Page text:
Last week, as Philadelphia’s Mayor Nutter held an unprecedented closed-door session with a number of investors looking to raise money to help fix the city’s troubled finances, popular economist and blogger Michael Shedlock predicted that Philadelphia is effectively bankrupt.
It does not take a genius to figure out what is going on here. Philadelphia is bankrupt. Without even seeing the details, it is safe to assume untenable union wages and pension benefits are at the heart of it all. A 47.6% funded pension is rather telling in and of itself.
As a lifelong resident of the area, a native of Germantown, a product of the Philadelphia public schools, a supporter of Mayor Nutter, and a huge fan of the city, I hope Shedlock is right. Mayor Nutter should move the city into bankruptcy. He would be doing its residents, the region and the entire country a favor.
Of course, the media reaction would be brutal. It’s not every day that a city goes bust, particularly the fifth-largest city in the country. The Mayor, who proudly leads the U.S. Conference of Mayors, would be subject to harsh criticism from his opponents. Those on the right would cheer the Mayor’s courageous fiscal stand, while those on the left would lament the potential effects on workers and retirees. Our region would be the topic of jokes on late-night TV. It will not be pretty.
Philadelphia’s story is the same story that’s been told about American government for the past 30 years.
It’s a story of how our elected leaders over the past three decades have mismanaged public funds.
It’s a story of how the unions won negotiation after negotiation—and never had the self-discipline to confess that what they were taking from the public now would hurt the city in the long run.
It’s a story of how the public ignored the problems and hoped that they would all go magically away.
Nutter shares in the responsibility. So does Street, Rendell, Goode and other mayors and union bosses before them. We all share in the responsibility. Everyone is to blame for this mess. It’s a local problem. It’s a national problem.
But there’s now a unique opportunity to fix these problems. If only our Mayor is brave enough.
In California, the city of Stockton reluctantly declared bankruptcy and because of a groundbreaking ruling by a federal bankruptcy judge, the city’s pension and other entitlement liabilities are now subject to re-negotiation. What would happen if the city of Philadelphia did the same? What would happen if other cities in the country that find themselves in a similar financial predicament would do the same? Or states?
Here’s what would happen: Pensions, health benefits, sick days, vacation time, salary increases, retirement payouts and other entitlements that were all negotiated in good faith by the unions and agreed to by former city managers would now be up for re-negotiation.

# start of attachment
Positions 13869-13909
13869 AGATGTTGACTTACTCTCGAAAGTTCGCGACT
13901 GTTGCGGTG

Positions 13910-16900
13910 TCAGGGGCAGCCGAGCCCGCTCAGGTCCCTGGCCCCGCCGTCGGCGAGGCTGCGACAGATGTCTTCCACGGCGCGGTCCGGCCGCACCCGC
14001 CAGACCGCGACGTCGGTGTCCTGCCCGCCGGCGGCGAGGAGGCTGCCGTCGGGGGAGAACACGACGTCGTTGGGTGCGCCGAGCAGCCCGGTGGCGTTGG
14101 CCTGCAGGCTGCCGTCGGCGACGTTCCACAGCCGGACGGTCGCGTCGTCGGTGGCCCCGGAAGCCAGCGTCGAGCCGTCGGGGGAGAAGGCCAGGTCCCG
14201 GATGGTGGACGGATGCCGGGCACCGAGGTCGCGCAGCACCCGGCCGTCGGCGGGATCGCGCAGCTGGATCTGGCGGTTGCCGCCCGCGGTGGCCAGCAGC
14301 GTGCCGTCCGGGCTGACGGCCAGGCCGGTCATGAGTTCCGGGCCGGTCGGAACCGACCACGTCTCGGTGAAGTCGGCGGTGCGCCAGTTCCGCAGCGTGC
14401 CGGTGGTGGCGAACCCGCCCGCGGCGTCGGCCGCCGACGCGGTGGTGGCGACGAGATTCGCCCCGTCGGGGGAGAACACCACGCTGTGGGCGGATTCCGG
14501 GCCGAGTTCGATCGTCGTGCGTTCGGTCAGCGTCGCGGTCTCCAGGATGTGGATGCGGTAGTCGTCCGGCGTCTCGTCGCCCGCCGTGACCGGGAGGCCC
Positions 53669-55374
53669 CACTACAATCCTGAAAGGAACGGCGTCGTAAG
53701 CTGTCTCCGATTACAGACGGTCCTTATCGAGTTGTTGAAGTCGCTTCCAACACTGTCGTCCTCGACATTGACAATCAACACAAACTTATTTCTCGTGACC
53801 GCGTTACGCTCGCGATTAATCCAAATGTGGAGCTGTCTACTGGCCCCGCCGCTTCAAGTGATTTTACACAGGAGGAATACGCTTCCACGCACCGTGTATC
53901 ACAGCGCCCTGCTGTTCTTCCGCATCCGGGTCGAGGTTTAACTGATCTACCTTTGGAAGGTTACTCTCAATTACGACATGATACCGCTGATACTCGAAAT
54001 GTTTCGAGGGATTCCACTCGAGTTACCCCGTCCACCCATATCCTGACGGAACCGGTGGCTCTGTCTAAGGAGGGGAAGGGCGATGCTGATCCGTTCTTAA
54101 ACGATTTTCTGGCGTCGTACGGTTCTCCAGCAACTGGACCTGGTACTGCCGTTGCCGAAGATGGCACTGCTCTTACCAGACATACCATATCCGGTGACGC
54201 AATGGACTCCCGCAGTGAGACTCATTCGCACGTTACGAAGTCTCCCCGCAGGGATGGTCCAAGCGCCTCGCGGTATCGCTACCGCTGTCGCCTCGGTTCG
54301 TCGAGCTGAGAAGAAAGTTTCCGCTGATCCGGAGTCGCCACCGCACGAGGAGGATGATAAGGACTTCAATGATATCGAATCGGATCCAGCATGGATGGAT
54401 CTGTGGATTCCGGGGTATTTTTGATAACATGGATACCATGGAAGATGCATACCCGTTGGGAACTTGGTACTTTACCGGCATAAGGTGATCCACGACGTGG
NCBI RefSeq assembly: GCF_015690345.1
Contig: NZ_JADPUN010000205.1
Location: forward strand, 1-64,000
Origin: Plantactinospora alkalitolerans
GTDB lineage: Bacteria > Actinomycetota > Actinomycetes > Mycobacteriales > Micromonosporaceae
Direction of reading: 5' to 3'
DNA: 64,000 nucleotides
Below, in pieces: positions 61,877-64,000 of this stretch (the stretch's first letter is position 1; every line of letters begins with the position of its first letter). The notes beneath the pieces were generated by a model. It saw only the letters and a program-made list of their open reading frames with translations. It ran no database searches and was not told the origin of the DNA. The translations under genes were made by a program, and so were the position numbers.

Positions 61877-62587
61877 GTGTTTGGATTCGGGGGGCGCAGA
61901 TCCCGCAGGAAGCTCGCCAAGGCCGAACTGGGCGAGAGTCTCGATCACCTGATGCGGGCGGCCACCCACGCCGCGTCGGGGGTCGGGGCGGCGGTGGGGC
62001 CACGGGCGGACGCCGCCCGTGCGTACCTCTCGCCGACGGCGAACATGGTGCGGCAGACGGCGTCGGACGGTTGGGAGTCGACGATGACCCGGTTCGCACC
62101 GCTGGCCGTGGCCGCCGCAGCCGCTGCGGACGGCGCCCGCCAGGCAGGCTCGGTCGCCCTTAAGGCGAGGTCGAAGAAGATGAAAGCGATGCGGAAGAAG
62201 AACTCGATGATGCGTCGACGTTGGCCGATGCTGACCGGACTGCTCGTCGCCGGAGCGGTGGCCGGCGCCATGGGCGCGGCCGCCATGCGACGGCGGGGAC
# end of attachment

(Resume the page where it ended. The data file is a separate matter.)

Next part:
Is this fair? No, it’s not fair. Many of these people work hard, and a deal really should be a deal. But there’s also reality, and that reality is that sometimes deals change. In the past 19 years of running my own small business I’ve learned that a deal is never a deal until the cash is in the bank.
A bankruptcy filing would change (not eliminate) entitlement deals and bring significant benefits to the city. It would send a message to our future politicians that they cannot borrow and spend the public’s money without affecting their own legacy. It would also remind the leaders of our labor unions that grabbing too much for their members today could very well hurt those same members (and their children) in the future. The experience would force both sides to understand that in a good deal, everyone wins. And even the best deals don’t last as long as planned.
A bankruptcy would force us all to look at how we fund our schools. Instead of punishing good teachers and children to make ends meet, a renegotiation of entitlements may help our leaders weed out the unproductive and unworthy collectors of payroll and retirement benefits who would no longer be protected by their unions. It may even encourage soliciting funds and partnerships from our city’s business community. Both political and union offices would be forced by the courts to come up with new ideas and create a better balance between public and charter school and online education options.
The bankruptcy of the country’s fifth-largest city would set a precedent for other local governments. If done right, it would restore faith in the municipal financing market so that mayors don’t have to have closed-door meetings with investors to plead for funds or be forced into fire sales.
With the recent events in Stockton and our city’s precarious state of finances, why not go bust? It’s a chance for Philadelphians to make amends for the past, clean up our act, and courageously show the world how an American city can re-invent itself for the next century.